Organ transplants rise nationally, in Iowa

'The opioid epidemic has opened up a whole new category of donors'

(File photo) Devices used to take blood pressure, temperature, and examine eyes and ears rest on a wall inside of a doctor’s office in New York March 22, 2010. (REUTERS/Lucas Jackson)
(File photo) Devices used to take blood pressure, temperature, and examine eyes and ears rest on a wall inside of a doctor’s office in New York March 22, 2010. (REUTERS/Lucas Jackson)

IOWA CITY — For the fifth consecutive year, health care providers across the nation in 2017 set a record for the number of organ transplants, an increase that underscores the uptick in such surgeries at Iowa’s largest transplant center.

Nationally, doctors performed 34,768 organ transplants last year from both living and dead donors — a 3.4 percent bump over 2016, according to the United Network for Organ Sharing, which is contracted by the U.S. Department of Health and Human Services.

In this state, the University of Iowa Hospitals and Clinics has performed the most transplants of any center in Iowa by far — achieving 3,929 transplants between Jan. 1, 1988, and Dec. 31, 2017, the time period for which the national network has data.

Organ transplants last year reached 143 at UIHC — the most since 2011, according to the data. Those numbers include mostly heart, kidney, liver and lung transplants, but not bone marrow and cornea transplants, which the university also performs. Including all organ and tissue transplants, the university reported 576 in the 2017 budget year, up from 565 in 2016 and from 524 in 2015, according to annual reports.

Kidneys account for the largest chunk of solid organ transplants on the university medical campus, said Alan Reed, professor of surgery and director of the UI Organ Transplant Center.

His center performed 88 kidney transplants in the 2017 calendar year, up from 67 in 2016 and 54 in 2015.

“Every year has been better than the last,” Reed said, reporting nearly 900 patients were referred to his clinic for transplant evaluation last year.

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More than 117,000 people in the United States are waiting for an organ transplant, including 686 people in Iowa.

But in 2016, more than 7,000 Americans died while still on a waitlist or within 30 days of leaving the list without a transplant for personal or medical reasons.

Medical professionals are making inroads toward improving those statistics, records show. The national network this month reported that deceased organ donors in 2017 exceeded 10,000 for the first time, according to preliminary data.

Reed credits the increase at the UI to several factors, including good results at the university, complementary services, and efficient processes.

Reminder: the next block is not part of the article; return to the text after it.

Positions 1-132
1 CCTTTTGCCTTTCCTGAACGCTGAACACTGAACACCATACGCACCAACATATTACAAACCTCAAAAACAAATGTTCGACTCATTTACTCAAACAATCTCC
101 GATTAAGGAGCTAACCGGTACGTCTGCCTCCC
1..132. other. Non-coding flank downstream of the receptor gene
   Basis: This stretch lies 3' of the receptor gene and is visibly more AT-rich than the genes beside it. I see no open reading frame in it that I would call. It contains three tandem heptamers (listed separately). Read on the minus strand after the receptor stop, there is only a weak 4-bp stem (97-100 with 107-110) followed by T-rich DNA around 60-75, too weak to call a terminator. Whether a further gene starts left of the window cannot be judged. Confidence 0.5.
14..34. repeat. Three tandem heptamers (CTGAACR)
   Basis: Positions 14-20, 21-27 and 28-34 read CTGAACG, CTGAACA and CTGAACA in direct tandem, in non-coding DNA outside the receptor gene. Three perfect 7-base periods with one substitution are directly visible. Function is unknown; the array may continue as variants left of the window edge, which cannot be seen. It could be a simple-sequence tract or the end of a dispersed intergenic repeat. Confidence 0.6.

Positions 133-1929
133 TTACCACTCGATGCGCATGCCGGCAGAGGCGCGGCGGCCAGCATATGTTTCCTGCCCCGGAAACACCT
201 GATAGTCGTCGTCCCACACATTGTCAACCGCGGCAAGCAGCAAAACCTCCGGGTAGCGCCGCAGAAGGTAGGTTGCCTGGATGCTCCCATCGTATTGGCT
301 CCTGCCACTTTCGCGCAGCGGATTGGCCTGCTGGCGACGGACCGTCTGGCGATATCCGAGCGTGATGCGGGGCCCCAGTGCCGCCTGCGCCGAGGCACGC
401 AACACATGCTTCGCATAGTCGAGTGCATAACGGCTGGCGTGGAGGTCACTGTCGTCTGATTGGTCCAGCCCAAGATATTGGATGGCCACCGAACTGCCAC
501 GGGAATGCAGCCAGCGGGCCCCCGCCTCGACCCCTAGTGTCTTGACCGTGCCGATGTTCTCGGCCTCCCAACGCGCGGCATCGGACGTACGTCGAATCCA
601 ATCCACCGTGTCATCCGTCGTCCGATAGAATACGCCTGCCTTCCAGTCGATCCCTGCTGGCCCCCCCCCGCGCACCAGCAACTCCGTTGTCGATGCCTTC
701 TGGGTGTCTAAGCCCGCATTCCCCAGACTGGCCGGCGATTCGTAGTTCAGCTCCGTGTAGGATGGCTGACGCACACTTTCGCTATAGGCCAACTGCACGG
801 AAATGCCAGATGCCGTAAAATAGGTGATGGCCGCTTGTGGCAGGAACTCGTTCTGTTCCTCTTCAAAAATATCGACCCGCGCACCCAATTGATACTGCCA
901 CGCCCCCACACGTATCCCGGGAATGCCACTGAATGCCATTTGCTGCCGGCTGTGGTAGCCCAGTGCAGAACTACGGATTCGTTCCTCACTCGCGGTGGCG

On the national and local level, Reed said, technological improvements, medical advancements and the type of donors who are dying have allowed practitioners to become “more aggressive.”

The nation’s opioid epidemic has helped create a disquieting phenomenon — more opportunities to use organs from deceased patients who could pose risks.

“The opioid epidemic has opened up a whole new category of donors,” Reed said. “We’re getting much more aggressive about using donors who are at risk for transmitting diseases but might not actually have them.”

The national epidemic of people dying from heroin or prescription painkiller overdoses has caused a spike of high-risk donors — those who surgeons continue to be wary about, but who also can provide lifesaving organs for some patients.

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Younger people seeking an organ, for example, might not want to gamble on a donor who could have had hepatitis C, Reed said. But older patients at risk of imminent death might be more willing to try.

“There’s the right organ for the right patient at the right time, and we’re learning to be better about that,” he said.

Reed pointed to national programs that help medical centers understand risks, trade-offs and competing priorities that aid in the optimal use of donated organs.

“We’re getting better at explaining to our patients what the trade-offs are in accepting those organs versus staying on dialysis or staying on a waitlist for a liver transplant,” he said.

Even if a donor has a disease, Reed said, many illnesses are more treatable than in the past.

“We can treat hepatitis C now with good results,” he said. “Five years ago, hepatitis C was a lethal disease. That’s remarkable.”

In Iowa, kidneys are the most sought-after organ — with 594 candidates waiting for one out of a total 686 seeking a transplant. On the national scale, kidneys have accounted for 59 percent of transplants — or 425,193 — since 1988.

The second-most common transplanted organ is the liver.

Transplant firsts in Iowa, all performed at UIHC:

1969 — Kidney

1979 — Pancreas

1979 — Kidney and pancreas

1983 — Heart

1984 — Liver

1988 — Lung

1988 — Heart and lung

l Comments: (319) 339-3158; vanessa.miller@thegazette.com

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